I had come out to Lake Julian to watch the dragon boat races and was met with a sky most unwelcoming to such outdoor activities. It rained. It rained a lot. The ground melted into mud, the lake swelled, and your clothes stuck to your back like you had fallen into a pool, and had only recently extradited yourself from that unpleasantly moist scenario.
The event was supposed to have been catered by a pair of food trucks, but one had been forced to depart due to logistical issues. Luckily, the one that remained was associated with Black Bear BBQ.
One taste of their pulled pork, and I was committed to traveling up the metaphorical beanstalk. One month later, and I can report that I’ve found the goose that lays the golden brisket, and the golden ribs too. Black Bear follows up on their impressive performance in terms of meat with an amicable relationship to the spirit of Asheville—their décor and environmentally mindful straws make Black Bear the most Ashevillian place to get barbecue in Asheville that I have yet to encounter.
Along this same line, Black Bear offers specialty, cane-sweetened sodas. One may not regard soda as terribly important to one’s barbecue-experience, but I should counter with the fact that among these sodas lies a blueberry soda, which tastes something like blueberry cobbler.
On the flipside, my fellow gastronomes inform me that Black Bear’s sides are somewhat too creative for their own good. I find them just fine, but these are matters of taste, and so vary from person to person.
The Taste-Cost Analysis: They’ve got an advantage, although capitalizing thereupon may first require you to discern what of Black Bear’s offerings you find delicious, and which you find lackluster.
5: Moe’s Original Bar-B-Que
As an Asheville local, I am ensconced in the indie scene—if its not made by three guys and their pet goat, as a principle, I’m not interested. This goes for movies, music, tea, television, and above all else, restaurants.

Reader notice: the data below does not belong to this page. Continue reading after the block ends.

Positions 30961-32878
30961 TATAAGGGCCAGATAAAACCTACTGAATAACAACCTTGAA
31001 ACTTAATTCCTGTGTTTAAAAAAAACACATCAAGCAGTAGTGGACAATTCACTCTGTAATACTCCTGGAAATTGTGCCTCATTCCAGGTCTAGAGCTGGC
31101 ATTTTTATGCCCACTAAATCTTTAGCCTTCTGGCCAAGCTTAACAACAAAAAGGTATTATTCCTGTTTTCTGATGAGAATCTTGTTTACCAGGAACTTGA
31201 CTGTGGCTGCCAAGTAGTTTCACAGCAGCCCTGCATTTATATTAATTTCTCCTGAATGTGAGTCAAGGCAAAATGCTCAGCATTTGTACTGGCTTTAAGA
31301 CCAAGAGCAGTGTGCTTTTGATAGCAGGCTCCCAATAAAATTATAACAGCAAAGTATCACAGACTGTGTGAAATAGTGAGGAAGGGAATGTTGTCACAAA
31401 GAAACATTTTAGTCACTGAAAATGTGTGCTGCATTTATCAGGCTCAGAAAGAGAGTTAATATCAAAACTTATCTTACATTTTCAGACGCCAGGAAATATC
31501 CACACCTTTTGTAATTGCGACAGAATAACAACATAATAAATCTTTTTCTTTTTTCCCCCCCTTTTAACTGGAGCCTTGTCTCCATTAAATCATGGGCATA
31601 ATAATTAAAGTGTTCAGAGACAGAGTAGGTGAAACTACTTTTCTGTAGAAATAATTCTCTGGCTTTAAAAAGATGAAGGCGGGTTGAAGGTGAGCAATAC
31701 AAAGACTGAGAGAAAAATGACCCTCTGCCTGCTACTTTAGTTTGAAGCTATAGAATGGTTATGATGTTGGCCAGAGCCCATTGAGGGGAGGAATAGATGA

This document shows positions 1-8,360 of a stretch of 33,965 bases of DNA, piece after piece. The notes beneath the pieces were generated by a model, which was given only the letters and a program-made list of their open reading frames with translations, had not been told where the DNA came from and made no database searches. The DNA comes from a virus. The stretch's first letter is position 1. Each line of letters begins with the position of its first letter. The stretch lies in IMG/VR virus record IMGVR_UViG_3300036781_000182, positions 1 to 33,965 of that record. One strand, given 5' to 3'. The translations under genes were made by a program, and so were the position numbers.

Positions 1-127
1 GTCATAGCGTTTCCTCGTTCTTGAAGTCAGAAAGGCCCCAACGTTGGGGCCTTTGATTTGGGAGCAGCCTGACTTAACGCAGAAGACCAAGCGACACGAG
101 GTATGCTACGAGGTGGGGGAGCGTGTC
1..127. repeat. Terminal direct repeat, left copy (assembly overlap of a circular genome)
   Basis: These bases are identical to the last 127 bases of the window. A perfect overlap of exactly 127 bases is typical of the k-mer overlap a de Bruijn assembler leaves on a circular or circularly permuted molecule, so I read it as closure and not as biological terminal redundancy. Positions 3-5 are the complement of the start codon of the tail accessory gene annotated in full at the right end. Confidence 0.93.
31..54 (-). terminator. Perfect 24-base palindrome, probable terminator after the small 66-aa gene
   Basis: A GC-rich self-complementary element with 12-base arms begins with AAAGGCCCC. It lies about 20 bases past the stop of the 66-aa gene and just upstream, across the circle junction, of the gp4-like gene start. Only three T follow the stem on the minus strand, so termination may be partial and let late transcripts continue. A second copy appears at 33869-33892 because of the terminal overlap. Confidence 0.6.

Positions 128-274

Moe’s barbecue beats this principle. Despite being a national chain, Moe’s brings to the table everything that makes a local restaurant good, and that’s a simple as having good food.
Moe’s menu includes the badges of barbecue: chicken, turkey, and pork. These are the dishes wherein to show off one’s credentials, and Moe’s does just that. If their fundamentals are strong, Moe’s goes the next mile with some items unconvential for the standard barbecue joint, such as catfish, and a rotating cast of sides and specials counting meatloaf and hash brown casserole among their number.
Moe’s is a local favorite, its gravel lot swelling from the hours of 11-1 daily, although even during these times eating at Moe’s is worth the wait. Located nearby to upscale shopping in Biltmore Village, and upscale touring at the Biltmore Estate itself, if you’ve got to get barbecue in Ashville, go to Moe’s.
The Taste-Cost Analysis: I’d say Moe’s has the best flavor per cent in town.
Luella’s Bar-B-Que, North Asheville
501 Merrimon Ave, Asheville, NC 28804
Luella’s Bar-B-Que, South Asheville
33 Town Square Blvd, Asheville, NC 28803
Doc Brown’s BBQ
1320 Smokey Park Highway, Candler, NC 28715
12 Bone’s Smokehouse RIVER
5 Foundy Street Suite 10 Suite 10, Asheville, NC 28801
12 Bone’s Smokehouse SOUTH
2350 Hendersonville Rd, Arden, NC 28704
Black Bear BBQ
800 Fairview Rd, Suite C8, Asheville, NC 28803
Moe’s Original Bar B Que
4 Sweeten Creek Rd, Asheville, NC 28803